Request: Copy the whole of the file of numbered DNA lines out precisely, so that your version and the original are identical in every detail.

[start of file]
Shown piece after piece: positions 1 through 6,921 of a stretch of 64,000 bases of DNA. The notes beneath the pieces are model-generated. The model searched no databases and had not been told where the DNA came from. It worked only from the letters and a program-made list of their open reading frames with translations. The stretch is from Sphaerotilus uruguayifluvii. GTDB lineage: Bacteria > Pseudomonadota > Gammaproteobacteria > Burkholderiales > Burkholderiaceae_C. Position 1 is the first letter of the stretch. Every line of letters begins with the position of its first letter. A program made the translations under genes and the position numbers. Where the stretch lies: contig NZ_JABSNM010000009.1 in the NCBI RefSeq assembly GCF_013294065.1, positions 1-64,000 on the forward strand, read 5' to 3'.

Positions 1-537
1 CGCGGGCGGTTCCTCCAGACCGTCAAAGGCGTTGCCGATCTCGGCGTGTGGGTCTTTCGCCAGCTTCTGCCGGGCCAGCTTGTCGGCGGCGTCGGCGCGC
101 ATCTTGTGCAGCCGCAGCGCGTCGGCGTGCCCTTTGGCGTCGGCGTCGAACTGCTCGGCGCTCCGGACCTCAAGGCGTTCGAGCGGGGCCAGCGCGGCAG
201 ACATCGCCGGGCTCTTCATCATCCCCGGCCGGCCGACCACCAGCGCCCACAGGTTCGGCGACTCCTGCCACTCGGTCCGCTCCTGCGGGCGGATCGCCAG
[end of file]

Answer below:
Shown piece after piece: positions 1 through 6,921 of a stretch of 64,000 bases of DNA. The notes beneath the pieces are model-generated. The model searched no databases and had not been told where the DNA came from. It worked only from the letters and a program-made list of their open reading frames with translations. The stretch is from Sphaerotilus uruguayifluvii. GTDB lineage: Bacteria > Pseudomonadota > Gammaproteobacteria > Burkholderiales > Burkholderiaceae_C. Position 1 is the first letter of the stretch. Every line of letters begins with the position of its first letter. A program made the translations under genes and the position numbers. Where the stretch lies: contig NZ_JABSNM010000009.1 in the NCBI RefSeq assembly GCF_013294065.1, positions 1-64,000 on the forward strand, read 5' to 3'.

Positions 1-537
1 CGCGGGCGGTTCCTCCAGACCGTCAAAGGCGTTGCCGATCTCGGCGTGTGGGTCTTTCGCCAGCTTCTGCCGGGCCAGCTTGTCGGCGGCGTCGGCGCGC
101 ATCTTGTGCAGCCGCAGCGCGTCGGCGTGCCCTTTGGCGTCGGCGTCGAACTGCTCGGCGCTCCGGACCTCAAGGCGTTCGAGCGGGGCCAGCGCGGCAG
201 ACATCGCCGGGCTCTTCATCATCCCCGGCCGGCCGACCACCAGCGCCCACAGGTTCGGCGACTCCTGCCACTCGGTCCGCTCCTGCGGGCGGATCGCCAG